The authors have no financial relationships relevant to this article to disclose.
Article first published online: 6 MAY 2011
Copyright © 2011 The American Laryngological, Rhinological, and Otological Society, Inc.
Volume 121, Issue 6, pages 1287–1293, June 2011
How to Cite
Wu, C.-C., Liu, T.-C., Wang, S.-H., Hsu, C.-J. and Wu, C.-M. (2011), Genetic characteristics in children with cochlear implants and the corresponding auditory performance. The Laryngoscope, 121: 1287–1293. doi: 10.1002/lary.21751
The authors have no conflicts of interest to disclose.
- Issue published online: 19 MAY 2011
- Article first published online: 6 MAY 2011
- Manuscript Accepted: 10 JAN 2011
- Manuscript Received: 20 NOV 2010
- Cochlear implant;
- auditory performance;
- Level of Evidence: 1b.
To explore the genetic characteristics of children with cochlear implants (CIs) and to correlate the auditory performance after implantation to the genetic diagnosis of children with CIs.
Prospective cohort study.
Mutations of four common deafness-associated genes, GJB2, SLC26A4, the mitochondrial 12S rRNA gene, and OTOF, were screened in 743 unrelated children with idiopathic sensorineural hearing impairment, including 180 and 563 children with and without CIs, respectively. The allele frequencies and audiologic features were compared between both groups. The Categories of Auditory Performance (CAP) scores at 3 years after implantation were then analyzed according to the genotypes.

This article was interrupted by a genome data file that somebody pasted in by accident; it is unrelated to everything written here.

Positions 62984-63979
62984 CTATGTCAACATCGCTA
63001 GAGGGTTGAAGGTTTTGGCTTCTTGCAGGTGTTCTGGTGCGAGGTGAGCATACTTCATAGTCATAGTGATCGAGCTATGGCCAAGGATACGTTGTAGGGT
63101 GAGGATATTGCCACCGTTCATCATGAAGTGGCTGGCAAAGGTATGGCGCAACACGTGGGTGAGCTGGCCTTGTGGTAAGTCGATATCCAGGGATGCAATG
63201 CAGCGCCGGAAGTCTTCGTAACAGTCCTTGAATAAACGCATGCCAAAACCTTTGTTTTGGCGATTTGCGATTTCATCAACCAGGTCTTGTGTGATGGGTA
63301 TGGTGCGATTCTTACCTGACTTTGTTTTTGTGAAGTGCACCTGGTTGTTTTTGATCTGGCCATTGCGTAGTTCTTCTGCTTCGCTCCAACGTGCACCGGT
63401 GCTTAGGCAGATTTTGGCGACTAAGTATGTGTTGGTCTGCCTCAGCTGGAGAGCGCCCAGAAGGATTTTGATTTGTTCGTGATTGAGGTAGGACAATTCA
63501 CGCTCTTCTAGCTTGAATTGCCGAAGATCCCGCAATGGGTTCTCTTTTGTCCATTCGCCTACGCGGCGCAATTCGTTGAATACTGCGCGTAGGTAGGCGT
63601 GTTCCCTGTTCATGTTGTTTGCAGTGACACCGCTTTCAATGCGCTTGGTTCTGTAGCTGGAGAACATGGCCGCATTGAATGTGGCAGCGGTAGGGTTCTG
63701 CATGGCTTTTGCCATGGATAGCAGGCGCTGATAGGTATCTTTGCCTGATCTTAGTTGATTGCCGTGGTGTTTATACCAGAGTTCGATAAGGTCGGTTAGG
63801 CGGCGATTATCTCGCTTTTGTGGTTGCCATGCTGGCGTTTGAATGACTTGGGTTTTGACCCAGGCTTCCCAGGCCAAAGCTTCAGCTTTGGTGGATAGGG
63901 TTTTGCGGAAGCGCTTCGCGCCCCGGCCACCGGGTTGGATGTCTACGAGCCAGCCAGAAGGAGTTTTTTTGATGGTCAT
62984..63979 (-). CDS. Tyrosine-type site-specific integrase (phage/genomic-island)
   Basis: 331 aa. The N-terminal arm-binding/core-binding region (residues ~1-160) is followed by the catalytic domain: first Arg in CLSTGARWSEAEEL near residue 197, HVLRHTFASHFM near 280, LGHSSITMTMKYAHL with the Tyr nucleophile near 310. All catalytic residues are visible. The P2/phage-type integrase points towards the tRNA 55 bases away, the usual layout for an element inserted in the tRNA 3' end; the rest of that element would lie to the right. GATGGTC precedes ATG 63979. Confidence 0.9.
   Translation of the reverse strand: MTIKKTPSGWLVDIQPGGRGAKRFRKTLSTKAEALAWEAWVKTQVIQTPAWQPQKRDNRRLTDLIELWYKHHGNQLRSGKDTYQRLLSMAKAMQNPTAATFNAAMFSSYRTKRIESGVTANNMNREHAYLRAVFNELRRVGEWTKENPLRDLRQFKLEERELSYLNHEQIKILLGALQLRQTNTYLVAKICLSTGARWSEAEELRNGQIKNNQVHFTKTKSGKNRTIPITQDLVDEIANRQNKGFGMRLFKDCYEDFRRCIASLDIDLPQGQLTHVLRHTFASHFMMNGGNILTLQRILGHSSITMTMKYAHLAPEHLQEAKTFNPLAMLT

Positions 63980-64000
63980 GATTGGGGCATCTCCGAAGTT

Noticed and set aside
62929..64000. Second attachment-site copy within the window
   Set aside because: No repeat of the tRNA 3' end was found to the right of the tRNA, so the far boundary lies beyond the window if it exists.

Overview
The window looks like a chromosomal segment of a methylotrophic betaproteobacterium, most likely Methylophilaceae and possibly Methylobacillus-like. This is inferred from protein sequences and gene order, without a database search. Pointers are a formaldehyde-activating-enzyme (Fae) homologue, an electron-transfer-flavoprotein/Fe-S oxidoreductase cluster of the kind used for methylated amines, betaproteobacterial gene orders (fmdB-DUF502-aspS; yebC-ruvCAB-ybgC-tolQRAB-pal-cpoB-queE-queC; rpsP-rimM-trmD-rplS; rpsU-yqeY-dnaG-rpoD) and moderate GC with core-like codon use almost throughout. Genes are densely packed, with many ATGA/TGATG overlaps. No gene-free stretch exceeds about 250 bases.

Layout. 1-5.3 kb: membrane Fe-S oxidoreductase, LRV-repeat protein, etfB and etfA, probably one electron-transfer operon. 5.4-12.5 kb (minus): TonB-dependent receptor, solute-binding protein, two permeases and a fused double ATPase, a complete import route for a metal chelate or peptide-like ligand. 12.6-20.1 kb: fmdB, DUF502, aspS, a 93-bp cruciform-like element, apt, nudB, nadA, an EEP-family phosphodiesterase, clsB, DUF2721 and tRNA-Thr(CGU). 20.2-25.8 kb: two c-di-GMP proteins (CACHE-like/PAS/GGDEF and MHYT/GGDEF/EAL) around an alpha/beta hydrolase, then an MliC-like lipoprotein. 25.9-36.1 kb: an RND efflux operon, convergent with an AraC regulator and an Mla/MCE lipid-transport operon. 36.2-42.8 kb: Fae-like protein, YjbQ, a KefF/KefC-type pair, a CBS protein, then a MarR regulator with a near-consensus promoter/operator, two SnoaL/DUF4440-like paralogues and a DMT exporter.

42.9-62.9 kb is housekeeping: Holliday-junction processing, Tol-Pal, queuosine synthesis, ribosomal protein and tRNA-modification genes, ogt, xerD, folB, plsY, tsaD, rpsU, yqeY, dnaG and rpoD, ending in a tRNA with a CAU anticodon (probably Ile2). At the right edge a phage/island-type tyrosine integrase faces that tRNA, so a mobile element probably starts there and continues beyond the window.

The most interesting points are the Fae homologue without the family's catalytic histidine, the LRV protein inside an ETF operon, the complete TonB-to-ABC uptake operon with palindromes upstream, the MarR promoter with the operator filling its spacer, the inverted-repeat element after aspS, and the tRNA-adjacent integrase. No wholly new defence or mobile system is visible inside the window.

A definitive genetic diagnosis was made in 37 (20.6%) of the 180 CI children. A significant difference in allele frequencies between CI and non-CI children was found in GJB2 mutations (chi-square test, P < .01), but not in SLC26A4 mutations, mitochondrial 12S rRNA mutations, or OTOF mutations (all P > .05). Further analysis revealed that the difference might have resulted from distinct audiological features in each group. Among the 110 CI children who had received more than 3 years of rehabilitation after implantation, the 35 children with mutations had better CAP scores than the 75 children without mutations.
A significant prevalence of genetic mutations was identified in children with CIs, suggesting the need for routine genetic assessments. The frequencies of common deafness-associated mutations were different between children with and without CIs. The presence of genetic mutations was associated with an excellent long-term auditory performance outcome after implantation.